Negative employees drain the motivation and creativity out of everyone in the room. Assess the impact of their behaviour, how it compares to their colleagues, and make clear the debilitating effect that such negativity has on the wider business. Context and the impact of personal behaviour can often shake team members into becoming more aware of their outlook.

9. Don’t neglect your personal life

Manage time with the people you care about most. An unhappy home life will creep its way into the office. Physical fitness and personal interests are important, too; balancing work and home will leave you more satisfied and rested. Entrepreneurs and business people testify to the immeasurable gains by focusing on your personal life.

Brian Dyson, the former vice chairman and COO of Coca-Cola, likens life to a game in which you are juggling five balls in the air: “You name them — work, family, health, friends and spirit and you’re keeping all of these in the air. You will soon understand that work is a rubber ball. If you drop it, it will bounce back. But the other four balls — family, health, friends, and spirit — are made of glass. If you drop one of these, they will be irrevocably scuffed, marked, nicked, damaged, or even shattered. They will never be the same. You must understand that and strive for balance in your life.”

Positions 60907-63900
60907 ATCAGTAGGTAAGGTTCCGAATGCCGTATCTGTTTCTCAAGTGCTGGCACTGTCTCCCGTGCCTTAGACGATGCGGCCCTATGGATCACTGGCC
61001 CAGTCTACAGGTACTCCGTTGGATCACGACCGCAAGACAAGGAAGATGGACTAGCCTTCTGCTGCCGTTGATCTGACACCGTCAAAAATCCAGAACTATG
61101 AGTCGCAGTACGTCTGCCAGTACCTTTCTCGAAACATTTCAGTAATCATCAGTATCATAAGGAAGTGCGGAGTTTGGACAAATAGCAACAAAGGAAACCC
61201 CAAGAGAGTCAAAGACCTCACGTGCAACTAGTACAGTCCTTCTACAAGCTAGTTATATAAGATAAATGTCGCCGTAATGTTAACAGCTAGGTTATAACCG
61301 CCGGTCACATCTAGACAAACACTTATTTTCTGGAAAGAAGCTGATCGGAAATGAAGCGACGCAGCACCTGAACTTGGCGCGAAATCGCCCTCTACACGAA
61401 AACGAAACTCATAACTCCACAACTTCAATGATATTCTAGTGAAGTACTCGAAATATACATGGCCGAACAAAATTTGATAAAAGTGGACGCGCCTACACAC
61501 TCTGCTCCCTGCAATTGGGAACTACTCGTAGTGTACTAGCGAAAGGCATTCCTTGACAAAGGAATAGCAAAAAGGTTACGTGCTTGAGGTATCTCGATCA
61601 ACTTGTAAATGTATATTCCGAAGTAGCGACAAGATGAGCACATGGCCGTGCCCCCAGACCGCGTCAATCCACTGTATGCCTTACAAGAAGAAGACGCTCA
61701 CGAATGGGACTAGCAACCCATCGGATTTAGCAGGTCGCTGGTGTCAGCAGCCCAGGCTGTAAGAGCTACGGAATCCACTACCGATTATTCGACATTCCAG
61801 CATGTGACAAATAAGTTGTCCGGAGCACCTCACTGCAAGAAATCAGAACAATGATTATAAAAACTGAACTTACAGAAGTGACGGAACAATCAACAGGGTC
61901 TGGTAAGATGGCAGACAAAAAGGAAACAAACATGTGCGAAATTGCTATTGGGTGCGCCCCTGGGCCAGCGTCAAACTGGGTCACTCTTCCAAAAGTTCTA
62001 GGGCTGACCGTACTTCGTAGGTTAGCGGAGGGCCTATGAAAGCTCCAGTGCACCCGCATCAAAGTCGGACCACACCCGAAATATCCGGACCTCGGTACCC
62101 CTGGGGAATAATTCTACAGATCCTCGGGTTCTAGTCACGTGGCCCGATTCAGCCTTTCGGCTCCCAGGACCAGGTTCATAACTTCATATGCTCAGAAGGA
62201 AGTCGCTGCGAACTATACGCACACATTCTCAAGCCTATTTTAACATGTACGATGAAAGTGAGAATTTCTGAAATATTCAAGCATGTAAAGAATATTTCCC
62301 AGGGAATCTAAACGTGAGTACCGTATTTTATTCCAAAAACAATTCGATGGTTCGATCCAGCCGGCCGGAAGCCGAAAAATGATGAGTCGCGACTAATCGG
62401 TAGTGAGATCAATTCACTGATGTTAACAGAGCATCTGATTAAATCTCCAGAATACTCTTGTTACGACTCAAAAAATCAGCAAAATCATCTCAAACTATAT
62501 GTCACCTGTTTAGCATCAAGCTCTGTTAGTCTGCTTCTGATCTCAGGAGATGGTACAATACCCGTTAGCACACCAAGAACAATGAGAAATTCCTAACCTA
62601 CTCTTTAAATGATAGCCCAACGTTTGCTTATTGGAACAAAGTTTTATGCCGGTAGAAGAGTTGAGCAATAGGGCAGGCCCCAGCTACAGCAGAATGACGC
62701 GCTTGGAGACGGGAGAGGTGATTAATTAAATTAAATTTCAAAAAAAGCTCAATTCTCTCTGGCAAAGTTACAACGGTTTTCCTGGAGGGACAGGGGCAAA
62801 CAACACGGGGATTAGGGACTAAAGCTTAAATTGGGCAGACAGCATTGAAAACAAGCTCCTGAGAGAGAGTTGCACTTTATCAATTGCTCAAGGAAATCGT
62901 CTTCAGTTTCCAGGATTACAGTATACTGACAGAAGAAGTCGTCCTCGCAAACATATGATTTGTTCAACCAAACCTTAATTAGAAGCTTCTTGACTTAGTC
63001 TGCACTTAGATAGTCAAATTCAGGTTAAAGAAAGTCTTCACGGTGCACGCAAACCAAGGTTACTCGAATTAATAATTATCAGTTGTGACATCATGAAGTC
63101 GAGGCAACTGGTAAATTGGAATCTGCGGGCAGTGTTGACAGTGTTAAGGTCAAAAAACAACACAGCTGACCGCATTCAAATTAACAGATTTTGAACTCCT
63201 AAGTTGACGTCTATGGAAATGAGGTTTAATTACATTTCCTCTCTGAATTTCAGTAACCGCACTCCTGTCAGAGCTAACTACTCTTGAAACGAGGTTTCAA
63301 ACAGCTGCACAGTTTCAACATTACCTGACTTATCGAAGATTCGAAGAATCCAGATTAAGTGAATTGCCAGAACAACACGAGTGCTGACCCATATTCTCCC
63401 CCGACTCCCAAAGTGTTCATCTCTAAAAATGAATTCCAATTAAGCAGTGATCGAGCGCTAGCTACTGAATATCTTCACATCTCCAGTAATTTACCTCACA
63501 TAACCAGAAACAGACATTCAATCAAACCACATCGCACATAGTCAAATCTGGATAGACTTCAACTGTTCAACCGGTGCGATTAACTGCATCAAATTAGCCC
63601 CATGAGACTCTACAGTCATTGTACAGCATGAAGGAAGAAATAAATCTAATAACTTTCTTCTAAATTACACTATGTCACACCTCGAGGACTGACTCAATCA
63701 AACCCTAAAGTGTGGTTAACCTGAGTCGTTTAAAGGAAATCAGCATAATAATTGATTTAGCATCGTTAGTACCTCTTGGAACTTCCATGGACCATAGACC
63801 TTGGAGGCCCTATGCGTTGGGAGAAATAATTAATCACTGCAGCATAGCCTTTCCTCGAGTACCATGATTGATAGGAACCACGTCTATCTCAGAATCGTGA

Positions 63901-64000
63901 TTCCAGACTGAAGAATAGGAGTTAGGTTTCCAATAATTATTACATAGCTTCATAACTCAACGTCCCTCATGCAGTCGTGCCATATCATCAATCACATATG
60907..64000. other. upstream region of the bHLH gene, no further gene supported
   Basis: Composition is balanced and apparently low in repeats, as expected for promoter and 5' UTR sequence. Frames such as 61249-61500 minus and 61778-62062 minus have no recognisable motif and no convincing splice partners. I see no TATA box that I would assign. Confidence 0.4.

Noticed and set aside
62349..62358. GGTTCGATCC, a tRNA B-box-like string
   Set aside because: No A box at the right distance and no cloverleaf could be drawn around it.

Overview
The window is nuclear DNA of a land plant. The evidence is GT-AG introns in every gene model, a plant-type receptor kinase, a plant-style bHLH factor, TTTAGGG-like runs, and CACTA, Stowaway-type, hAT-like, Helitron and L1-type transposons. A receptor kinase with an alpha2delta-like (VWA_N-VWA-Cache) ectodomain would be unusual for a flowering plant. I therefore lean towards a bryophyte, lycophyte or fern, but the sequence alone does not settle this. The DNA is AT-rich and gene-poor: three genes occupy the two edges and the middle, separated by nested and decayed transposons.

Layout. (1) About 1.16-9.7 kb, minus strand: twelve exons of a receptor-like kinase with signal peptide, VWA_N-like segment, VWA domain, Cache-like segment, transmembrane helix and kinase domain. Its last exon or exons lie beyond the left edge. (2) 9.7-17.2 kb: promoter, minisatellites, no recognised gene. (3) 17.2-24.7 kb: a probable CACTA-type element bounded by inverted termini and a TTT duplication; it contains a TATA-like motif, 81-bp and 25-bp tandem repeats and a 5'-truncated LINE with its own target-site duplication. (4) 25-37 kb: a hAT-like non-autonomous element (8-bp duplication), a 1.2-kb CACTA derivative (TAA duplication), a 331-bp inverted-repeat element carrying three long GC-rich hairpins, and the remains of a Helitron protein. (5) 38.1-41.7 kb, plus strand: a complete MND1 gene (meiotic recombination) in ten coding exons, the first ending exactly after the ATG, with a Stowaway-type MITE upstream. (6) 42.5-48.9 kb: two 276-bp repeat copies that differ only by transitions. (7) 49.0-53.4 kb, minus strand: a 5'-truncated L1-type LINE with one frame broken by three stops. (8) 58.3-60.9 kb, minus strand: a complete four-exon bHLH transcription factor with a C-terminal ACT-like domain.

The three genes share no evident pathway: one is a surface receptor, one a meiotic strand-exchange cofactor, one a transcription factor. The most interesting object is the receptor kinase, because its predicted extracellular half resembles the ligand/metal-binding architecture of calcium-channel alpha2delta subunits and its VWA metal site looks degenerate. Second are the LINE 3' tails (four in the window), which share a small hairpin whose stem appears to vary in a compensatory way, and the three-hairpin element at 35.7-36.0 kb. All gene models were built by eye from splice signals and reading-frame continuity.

10. Change of scenery, take a break

Step out of the office! Working in a different atmosphere, like a coffee shop or café, will revitalise you. Inhabiting a ‘third space’, removing yourself from the distractions of work and home clutter, will result in a more productive environment.

Owen Gough

Fred Morissette

Owen Gough is a reporter for SmallBusiness.co.uk. He has a background in small business marketing strategies and is responsible for writing content on subjects ranging from small business finance to technology...